Main Phone No: (416) 869-5500
Jonathan G. Katz, Secretary
Our law firm is writing to express its concern about proposed Part 205 and to support the submissions made in the letter dated December 6, 2002 of the Law Society of Upper Canada and the letter dated December 18, 2002 on behalf of approximately 75 prominent U.S. law firms.
As articulated at much greater length in those letters our principal concerns with proposed Part 205 are two-fold, specifically: (i) that the serious risk of "regulatory chill" may deter clients from engaging counsel in discussions concerning disclosure issues, and (ii) the risk that such legislation may place lawyers qualified and practicing in Canadian jurisdictions in the untenable position of facing conflicting duties under U.S. securities laws and the rules of Canadian law societies.
We share the deep concern expressed in the submission of the U.S. law firms that, once understood by clients, the net effect of proposed Part 205 may well be to create a reluctance on their part to engage outside counsel in discussions about difficult disclosure issues. While in our experience most clients are responsive to the guidance and inputs provided by counsel, they do not wholly abdicate to counsel the decision as to whether particular items are or are not material. The reason for this is obvious, while competent lawyers generally have a good sense of materiality they do not have the absolute foresight of some hypothetical infallible financial analyst. Faced with the menu of either at potentially surrendering the ultimate decision on a disclosure issue to counsel or facing the seriously adverse publicity associated with a "noisy withdrawal", issuers may choose simply not to involve outside counsel in the decision-making process at all. In our view, this would be an unfortunate development.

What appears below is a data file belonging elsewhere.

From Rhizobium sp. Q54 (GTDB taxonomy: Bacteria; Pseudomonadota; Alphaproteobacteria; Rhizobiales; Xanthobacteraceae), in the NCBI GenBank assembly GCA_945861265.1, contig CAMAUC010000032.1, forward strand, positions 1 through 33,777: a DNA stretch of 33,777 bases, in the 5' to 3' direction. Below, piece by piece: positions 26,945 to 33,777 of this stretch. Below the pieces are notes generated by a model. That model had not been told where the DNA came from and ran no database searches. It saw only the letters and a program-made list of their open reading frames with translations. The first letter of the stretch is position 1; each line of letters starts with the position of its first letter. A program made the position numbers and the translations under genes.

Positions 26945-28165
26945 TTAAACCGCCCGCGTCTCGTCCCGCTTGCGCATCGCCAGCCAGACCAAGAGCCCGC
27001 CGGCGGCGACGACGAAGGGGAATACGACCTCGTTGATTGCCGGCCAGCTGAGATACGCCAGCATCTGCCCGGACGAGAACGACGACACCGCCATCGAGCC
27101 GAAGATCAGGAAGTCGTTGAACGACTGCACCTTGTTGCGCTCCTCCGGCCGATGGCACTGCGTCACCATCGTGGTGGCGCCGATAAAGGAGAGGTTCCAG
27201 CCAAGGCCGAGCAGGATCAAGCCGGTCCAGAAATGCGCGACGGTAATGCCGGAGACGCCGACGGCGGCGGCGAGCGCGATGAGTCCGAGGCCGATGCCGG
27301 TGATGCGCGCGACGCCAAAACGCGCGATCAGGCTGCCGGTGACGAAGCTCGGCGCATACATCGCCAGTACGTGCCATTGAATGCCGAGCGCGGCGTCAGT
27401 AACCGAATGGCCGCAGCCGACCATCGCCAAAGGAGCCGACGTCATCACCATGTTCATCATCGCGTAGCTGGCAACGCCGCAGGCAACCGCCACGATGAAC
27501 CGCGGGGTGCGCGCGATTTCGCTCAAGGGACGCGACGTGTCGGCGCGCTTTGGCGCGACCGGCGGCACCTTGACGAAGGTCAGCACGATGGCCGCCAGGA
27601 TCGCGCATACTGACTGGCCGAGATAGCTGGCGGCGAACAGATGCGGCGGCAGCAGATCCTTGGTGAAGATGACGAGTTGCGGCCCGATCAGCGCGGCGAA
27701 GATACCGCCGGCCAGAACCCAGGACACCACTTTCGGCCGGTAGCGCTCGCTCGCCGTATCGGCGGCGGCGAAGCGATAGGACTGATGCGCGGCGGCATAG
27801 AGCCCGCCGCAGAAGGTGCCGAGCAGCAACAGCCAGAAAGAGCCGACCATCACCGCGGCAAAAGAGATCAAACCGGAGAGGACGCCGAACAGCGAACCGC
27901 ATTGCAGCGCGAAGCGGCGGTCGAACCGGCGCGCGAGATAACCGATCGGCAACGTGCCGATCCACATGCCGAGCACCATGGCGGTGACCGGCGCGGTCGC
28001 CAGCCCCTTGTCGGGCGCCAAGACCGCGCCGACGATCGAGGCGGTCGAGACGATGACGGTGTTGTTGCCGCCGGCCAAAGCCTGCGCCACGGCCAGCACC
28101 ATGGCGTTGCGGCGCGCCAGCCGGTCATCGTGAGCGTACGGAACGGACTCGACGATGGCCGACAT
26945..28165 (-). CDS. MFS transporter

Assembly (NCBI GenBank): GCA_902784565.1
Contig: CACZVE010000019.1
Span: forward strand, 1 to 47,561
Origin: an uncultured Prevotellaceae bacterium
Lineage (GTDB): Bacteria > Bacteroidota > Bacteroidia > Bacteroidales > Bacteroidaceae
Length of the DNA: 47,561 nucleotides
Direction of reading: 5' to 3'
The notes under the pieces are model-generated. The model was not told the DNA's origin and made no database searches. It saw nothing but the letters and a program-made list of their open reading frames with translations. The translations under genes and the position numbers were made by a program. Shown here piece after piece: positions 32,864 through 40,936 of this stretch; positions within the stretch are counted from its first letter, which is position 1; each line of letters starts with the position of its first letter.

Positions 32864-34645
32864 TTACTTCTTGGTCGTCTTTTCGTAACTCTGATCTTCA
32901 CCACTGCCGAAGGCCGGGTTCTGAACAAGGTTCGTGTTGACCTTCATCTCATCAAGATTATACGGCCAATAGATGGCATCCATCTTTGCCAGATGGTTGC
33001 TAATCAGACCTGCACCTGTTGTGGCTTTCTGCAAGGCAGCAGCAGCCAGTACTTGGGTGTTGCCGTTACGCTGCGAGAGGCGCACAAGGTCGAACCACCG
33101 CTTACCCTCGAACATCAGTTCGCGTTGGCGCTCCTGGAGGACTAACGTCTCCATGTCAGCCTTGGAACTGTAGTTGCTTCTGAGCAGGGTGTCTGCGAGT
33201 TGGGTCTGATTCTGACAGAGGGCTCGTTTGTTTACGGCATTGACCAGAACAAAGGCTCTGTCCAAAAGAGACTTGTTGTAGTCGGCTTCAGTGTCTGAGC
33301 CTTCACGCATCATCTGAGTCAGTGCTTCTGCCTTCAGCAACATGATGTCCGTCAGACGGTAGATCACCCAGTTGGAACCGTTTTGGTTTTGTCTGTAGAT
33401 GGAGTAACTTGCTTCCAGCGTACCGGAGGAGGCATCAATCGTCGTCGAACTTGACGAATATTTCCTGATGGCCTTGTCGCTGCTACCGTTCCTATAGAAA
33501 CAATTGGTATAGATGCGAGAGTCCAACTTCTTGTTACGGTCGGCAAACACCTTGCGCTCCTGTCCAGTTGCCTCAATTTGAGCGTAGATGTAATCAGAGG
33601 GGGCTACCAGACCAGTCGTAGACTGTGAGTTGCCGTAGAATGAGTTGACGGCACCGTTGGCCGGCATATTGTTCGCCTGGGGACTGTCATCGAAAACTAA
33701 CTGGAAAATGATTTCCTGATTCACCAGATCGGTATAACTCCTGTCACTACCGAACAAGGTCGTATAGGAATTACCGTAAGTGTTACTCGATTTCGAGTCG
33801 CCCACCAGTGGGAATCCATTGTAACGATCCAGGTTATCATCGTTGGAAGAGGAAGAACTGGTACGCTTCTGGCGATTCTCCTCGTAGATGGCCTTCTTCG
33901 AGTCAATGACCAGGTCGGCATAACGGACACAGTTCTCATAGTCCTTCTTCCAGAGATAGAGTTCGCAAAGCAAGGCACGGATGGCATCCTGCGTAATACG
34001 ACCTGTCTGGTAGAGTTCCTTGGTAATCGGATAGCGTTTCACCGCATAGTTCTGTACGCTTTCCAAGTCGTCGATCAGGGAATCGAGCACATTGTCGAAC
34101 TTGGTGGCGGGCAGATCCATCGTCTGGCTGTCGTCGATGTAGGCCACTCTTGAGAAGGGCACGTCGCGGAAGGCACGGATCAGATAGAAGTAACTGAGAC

Even if the Commission is not persuaded to proceed slowly by this concern we would urge the Commission not to apply proposed Part 205 to counsel not qualified to practice U.S. law. Our firm has lawyers qualified to practice under the laws of the provinces of Alberta, British Columbia, Ontario and Quebec, the four largest provinces in Canada. As was outlined in more detail in the Law Society of Upper Canada's submission, if applicable to non-U.S. lawyers proposed Part 205 would constitute an abrogation of the solicitor-client privilege which is codified under the rules of the various provincial law societies in Canada. As was outlined in their submission, recent federal Canadian legislation which also would have abrogated solicitor-client privilege is currently the subject of judicial challenge as to its constitutionality (and the application of such legislation has been suspended pending ultimate judicial determination of that challenge). Accordingly, we would urge the Commission not to adopt proposed Part 205 in such a way as to apply to foreign lawyers which, at least in the Canadian context, would place Canadian counsel in the invidious position of choosing between complying with provisions of U.S. securities law, whose constitutionality under Canadian law may be questionable, or complying with applicable rules enshrining the principle of solicitor-client privilege adopted by their provincial law societies.
In this respect, we would note that the principle of respecting solicitor-client privilege was expressly recognized in the analogous civil liability provisions for continuous disclosure under the Securities Act (Ontario) enacted on November 26, 2002 (although not yet proclaimed in force). In particular, the specific "whistle-blower" safe harbour (to be contained in section 138(15)) of that Act provides as follows:
Finally, we echo the sentiment in the submissions from the U.S. law firms that while the Commission must do what is required by the statute to do, we would urge the Commission to exercise caution and restraint in going beyond that point.